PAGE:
Some days you look at everything currently cooked and uncooked in the fridge and feel like, “Everything in here is fine, but I’ve eaten the same combos too many days in a row. Normally that wouldn’t bother me but the past few days have been stress and I want something… very slightly different.”
Like, some days you want something spicy. Just not too spicy. Enough spice and enough different flavors to be Not Quite what you’ve been noshing lately.
This recipe is one I haul out every so often for that. I can’t seem to get the coating nearly as crispy-good as standard fried chicken, and it tends to stick to my pans (I never got in the habit of using cooking spray) so I don’t make it frequently. But it does make a good change from just plain baked chicken. And leftovers reheat well. If you’re feeding a family you likely won’t have much in the way of leftovers, while if it’s just you or a couple people you can shove the rest in the fridge or freezer for alternate meals.
I find it goes well with pasta, kind of like chicken parmesan. Baked potatoes also work. Or even just a salad if your gut’s being cranky about starches. Though if you do that I’d recommend some tomatoes in the salad; they pick up the spices nicely!
Dishes you will want: Two shallow bowls. At least one pan to spread the meat out in. A spatula to turn the chicken during cooking. A teaspoon, a tablespoon, and a half-cup measure. Yes, I’ve used regular flatware spoons to measure. Recipe was originally from Carol Fenster’s Gluten-Free 101.
GF Oven-Baked Chicken
1/2 cup buttermilk or substitute (yogurt, sour cream, soured plant milks, etc.)
1/4 tsp cayenne (or less)
1/4 tsp garlic powder
1/4 cup brown rice flour
3 tbsp cornmeal
1/2 tsp salt
1/4 tsp white pepper (I omit, I’m not a pepper fan.)
1/4 tsp paprika (I tend to add more of this instead.)
4 large boneless skinless chicken thighs, about 1 lb. (I’ve also used breast pieces, and if you scrape the bowls this recipe can coat about 2 lb or so total, really.)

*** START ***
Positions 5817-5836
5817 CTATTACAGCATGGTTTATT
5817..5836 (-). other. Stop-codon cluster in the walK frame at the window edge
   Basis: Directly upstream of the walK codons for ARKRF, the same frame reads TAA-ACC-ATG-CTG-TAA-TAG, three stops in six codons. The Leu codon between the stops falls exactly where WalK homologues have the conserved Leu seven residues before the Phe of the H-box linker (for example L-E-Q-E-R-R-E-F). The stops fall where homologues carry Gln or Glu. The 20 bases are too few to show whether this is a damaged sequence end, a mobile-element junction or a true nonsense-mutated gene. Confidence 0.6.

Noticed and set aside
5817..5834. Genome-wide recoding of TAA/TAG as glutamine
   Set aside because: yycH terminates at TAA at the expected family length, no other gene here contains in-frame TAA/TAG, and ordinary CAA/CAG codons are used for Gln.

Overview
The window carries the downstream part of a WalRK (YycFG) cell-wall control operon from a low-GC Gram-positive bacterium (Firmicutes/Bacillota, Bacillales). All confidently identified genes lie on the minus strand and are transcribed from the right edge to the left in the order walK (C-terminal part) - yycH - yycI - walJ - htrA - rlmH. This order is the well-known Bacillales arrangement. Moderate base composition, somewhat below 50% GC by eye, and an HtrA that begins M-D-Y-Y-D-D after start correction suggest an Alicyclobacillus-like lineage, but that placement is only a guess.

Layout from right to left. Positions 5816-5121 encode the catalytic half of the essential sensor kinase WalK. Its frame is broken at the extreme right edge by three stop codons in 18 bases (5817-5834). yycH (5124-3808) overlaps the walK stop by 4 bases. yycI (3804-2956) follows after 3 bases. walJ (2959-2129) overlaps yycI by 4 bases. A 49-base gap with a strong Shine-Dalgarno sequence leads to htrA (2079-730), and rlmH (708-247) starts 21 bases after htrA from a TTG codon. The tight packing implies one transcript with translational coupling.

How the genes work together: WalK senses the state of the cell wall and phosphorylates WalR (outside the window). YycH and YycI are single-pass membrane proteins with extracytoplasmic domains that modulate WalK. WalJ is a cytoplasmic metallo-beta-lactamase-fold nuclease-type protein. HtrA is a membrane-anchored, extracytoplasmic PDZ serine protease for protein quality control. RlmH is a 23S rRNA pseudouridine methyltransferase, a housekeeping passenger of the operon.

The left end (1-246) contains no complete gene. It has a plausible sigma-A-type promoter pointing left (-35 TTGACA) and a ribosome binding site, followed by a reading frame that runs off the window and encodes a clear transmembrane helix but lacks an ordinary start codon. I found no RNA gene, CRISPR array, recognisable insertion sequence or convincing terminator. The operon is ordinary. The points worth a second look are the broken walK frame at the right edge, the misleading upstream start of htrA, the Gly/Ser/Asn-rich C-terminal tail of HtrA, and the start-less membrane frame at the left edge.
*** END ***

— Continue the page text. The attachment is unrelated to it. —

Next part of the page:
cooking spray (I butter the pan instead, the spray probably sticks less.)
Preheat the oven to 400 F. Grease your pan. Make sure the chicken is thawed, or at least mostly unfrozen. Mix the base coating in one bowl, the dry coating in the other. Take each piece of meat, rub it in the base, then pat it into the dry coating on each side and put your now-coated piece into the pan.
Note, given how much coating sticks to your fingers, it’s best to make sure you’ve trimmed any extraneous fat or whatever off the meat before you dip anything. Yes, off all of it. No, you really don’t want to miss one. Did I mention the sticky fingers? You may want to hit the sink to scrub off before you put the completed pan into the oven. Just to make things less complicated and messy.
Pan into the oven. Bake, turning once, for about 45-60 min, until you can stab the thickest piece and the juices are no longer pink. And serve!
7 thoughts on “A Spice of Life”
In worldbuilding terms one can think of how far spices traveled to enliven the diet.
Or the proverb Hunger is the best sauce.
LikeLiked by 2 people
Sounds nice! A good flexible chicken recipe is always welcome!